2016 Suzuki KingQuad Review

L6_KQ750PS_Green_P2 The 2016 KingQuad 750 AXi
Three decades later and several revision and we’ve arrived to the latest version of Suzuki’s crown jewel, the KingQuad 750 AXi. None of the three available 2016 KingQuads (400, 500 and 750) received major updates, but I’m somewhat appreciative that they didn’t mess up a good thing. As I said I’ve always loved this machine and I’m happy to report, with its 722cc fuel-injected engine, independent rear suspension, locking front differential and lowest seat height in class, the new 2016 machine handles and performs just as well as last year’s. Speaking of last year’s model, if you’re into making the KingQuad even better than stock, I highly recommend reading our Project King Kong by Lance Schwartz, the machine that won the last 12 Hours of ATV America. L6_KQ750PS_Green_P1

A Special Edition model for 2016 features Matte Black body work along with Power Steering and the rest of the KingQuad’s top-grade features.

A Special Edition model for 2016 features Matte Black body work along with Power Steering and the rest of the KingQuad’s top-grade features.

Topping what’s new for this year is what has been removed — the handlebar mounted headlight. After talking with Rod as to why, I’m impressed with the effort Suzuki is putting forth in the name of making the KingQuad as affordable as possible in these tough economical times. Rod told me that they wanted to knock $300 off the price tag and make this year’s KingQuad 750 AXi Power Steering model the lowest priced ATV in its class. After some market research and a few focus groups it was decided that since two front grill-mounted headlights remained the handlebar mounted light could be sacrificed. Speaking of the grill, the front bumper/grill and speedometer cover are new for 2016. As are the made in America Carlisle tires, which replace the Dunlops of past. Also an updated side cover that eases access to the oil-level check is new for 2016. 2016_KQ500AXI_RED_JK02

Available in standard and Power Steering models, the KingQuad 750AXi comes in Red, Black, and True Timber XD3 Camouflage finish. A Special Edition model for 2016 features Matte Black body work along with Power Steering and the rest of the KingQuad’s top-grade features.

Warning for Non Power Steering Buyers

pellan_kingquad_2_16 As well mannered as the KingQuad is, past models including this new 2016 version, can badly misbehave if ridden hard. I’m talking about a pesky bump steer problem that we refer to as “Turn-In” issue. Unexpectedly, especially while charging down hill, the bars can go from straight to a full lock left or right turn in milliseconds and this can yank the bars from your arms which usually leads to an over-the-bars crash. I know this issue first hand. This “KingQuad Turn-In Issue” sent me over the bars and head first into a tree at speed. Thank God I only broke my nose. This problem is the result of a trade-off. In an effort to make the non-power steering version of the KingQuad steer as easy as possible it has nearly no caster angle, 1.6 to be exact, while most ATVs have four or more degrees of positive castor. If your considering a new 2016 KingQuad or perhaps a used model built after 2009, you can spend the extra money and get the power steering version, which provides 3.3 degrees of caster and eliminates this potential problem altogether, not to mention greatly diminishes rider fatigue by reducing steering effort.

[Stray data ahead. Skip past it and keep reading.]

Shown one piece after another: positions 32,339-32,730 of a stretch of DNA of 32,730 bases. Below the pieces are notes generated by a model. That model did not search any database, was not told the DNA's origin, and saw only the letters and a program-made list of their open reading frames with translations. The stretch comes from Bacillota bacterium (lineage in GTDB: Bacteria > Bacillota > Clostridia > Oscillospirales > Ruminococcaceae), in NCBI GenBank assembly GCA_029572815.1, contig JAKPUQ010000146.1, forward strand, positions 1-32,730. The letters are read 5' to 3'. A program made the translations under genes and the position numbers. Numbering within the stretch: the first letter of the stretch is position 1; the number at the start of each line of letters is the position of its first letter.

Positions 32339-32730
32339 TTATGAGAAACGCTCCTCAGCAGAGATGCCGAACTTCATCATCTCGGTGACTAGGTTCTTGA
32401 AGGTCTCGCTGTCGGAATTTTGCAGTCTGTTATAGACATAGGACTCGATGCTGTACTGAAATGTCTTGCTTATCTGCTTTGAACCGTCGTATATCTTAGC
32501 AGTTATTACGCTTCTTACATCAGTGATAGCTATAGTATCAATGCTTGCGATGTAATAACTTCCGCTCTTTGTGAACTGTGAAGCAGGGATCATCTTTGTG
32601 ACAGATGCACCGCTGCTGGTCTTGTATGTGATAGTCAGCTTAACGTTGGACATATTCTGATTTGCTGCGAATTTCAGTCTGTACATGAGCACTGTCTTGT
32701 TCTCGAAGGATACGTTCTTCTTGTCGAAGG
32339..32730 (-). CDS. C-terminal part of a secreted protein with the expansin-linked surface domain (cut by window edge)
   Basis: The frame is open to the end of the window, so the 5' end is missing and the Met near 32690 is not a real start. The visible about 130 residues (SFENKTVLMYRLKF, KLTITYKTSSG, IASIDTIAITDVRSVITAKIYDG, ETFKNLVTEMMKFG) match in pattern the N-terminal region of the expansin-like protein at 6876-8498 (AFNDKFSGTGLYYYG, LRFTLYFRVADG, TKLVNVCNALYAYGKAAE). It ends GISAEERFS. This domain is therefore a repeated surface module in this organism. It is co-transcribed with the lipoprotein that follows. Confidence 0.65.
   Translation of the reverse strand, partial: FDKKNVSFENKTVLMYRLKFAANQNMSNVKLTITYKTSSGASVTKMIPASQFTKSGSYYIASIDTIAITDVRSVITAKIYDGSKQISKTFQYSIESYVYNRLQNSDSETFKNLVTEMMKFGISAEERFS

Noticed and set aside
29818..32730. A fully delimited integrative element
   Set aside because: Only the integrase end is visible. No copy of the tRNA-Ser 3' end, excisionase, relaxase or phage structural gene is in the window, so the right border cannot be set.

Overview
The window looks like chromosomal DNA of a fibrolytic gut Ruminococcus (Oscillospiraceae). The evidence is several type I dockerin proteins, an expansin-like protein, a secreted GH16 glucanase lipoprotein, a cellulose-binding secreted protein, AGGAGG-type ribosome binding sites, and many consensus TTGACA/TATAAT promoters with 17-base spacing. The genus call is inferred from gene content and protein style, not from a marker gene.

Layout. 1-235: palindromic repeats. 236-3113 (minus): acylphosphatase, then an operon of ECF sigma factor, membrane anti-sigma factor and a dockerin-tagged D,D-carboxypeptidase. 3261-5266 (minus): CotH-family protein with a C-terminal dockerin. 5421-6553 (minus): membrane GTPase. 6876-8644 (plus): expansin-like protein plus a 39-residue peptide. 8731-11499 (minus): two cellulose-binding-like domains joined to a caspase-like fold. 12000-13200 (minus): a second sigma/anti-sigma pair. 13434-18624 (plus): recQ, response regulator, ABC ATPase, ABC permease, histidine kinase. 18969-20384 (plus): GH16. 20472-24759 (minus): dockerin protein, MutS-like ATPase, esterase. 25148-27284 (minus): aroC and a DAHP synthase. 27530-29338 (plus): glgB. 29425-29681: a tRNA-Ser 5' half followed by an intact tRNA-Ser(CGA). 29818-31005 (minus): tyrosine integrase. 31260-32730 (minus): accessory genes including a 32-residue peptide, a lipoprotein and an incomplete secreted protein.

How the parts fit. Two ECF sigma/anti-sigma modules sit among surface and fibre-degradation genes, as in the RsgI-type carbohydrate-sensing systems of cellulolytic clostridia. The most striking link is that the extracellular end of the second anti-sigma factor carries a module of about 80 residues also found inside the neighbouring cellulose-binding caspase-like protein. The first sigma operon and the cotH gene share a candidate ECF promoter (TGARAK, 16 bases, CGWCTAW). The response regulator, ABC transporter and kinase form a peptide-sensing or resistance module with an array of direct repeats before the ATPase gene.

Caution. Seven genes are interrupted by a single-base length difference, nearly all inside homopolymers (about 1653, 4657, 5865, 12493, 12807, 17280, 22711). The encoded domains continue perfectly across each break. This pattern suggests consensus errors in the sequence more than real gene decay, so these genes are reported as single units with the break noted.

2016_KQ750AXI_CAMO_JK01 If you’re still wanting a non power steering model and would like a fix to this problem read on… Like I said, this near-zero caster angle allows easier steering but this comes at a price if you ride aggressive at high speed. This solution is great for the majority of people purchasing the KingQuad to tool around the trails or do chores around the property, but not-so-good for the aggressive trail rider or Utility-class racer. The easy-to-steer trade-off is a twitchy feel at high-speed and this is amplified when the front tires hit obstacles at speed. This issue is even worse if you install larger tires or a wider offset stance.

If you opt for the non power steering model and you are an extreme rider and plan to try to keep up with your sport quad friends or perhaps race the KingQuad you will want to install a set of aftermarket A-arms that allow four to five degrees of castor to the front end. Steering wont feel as easy but not having to worry about crashing because the machine unexpectedly decided to yank the bars out of your hands is well worth the trade off in my opinion. A steering stabilizer can somewhat mask the problem as it can dull the abrupt shock from the wheels, this just might keep the bars in your hands so you can correct the wheels and not end up flying through the air like Superman. If you can afford both, this combination would be ideal in helping to make the KingQuad more predictable at high speeds.

In the video below, Doug Meyer of ATVTV.com explained the KingQuad Turn-In issue quite perfectly. If you’re an aggressive rider that plans to push the KingQuad to its limits I highly advise watching this video and making the suggested changes.

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